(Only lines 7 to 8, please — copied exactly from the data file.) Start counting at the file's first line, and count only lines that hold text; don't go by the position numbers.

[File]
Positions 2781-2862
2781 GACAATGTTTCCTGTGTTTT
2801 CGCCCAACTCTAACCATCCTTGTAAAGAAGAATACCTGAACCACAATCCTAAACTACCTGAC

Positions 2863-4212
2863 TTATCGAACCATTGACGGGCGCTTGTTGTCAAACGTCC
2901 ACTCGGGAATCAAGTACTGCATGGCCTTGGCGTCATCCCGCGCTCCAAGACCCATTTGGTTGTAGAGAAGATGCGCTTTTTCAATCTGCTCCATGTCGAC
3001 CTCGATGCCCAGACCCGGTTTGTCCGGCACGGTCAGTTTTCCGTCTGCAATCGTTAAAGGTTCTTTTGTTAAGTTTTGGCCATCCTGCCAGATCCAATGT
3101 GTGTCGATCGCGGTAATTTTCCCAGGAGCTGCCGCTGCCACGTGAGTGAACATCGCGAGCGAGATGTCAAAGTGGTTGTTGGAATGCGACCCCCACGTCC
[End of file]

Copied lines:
3001 CTCGATGCCCAGACCCGGTTTGTCCGGCACGGTCAGTTTTCCGTCTGCAATCGTTAAAGGTTCTTTTGTTAAGTTTTGGCCATCCTGCCAGATCCAATGT
3101 GTGTCGATCGCGGTAATTTTCCCAGGAGCTGCCGCTGCCACGTGAGTGAACATCGCGAGCGAGATGTCAAAGTGGTTGTTGGAATGCGACCCCCACGTCC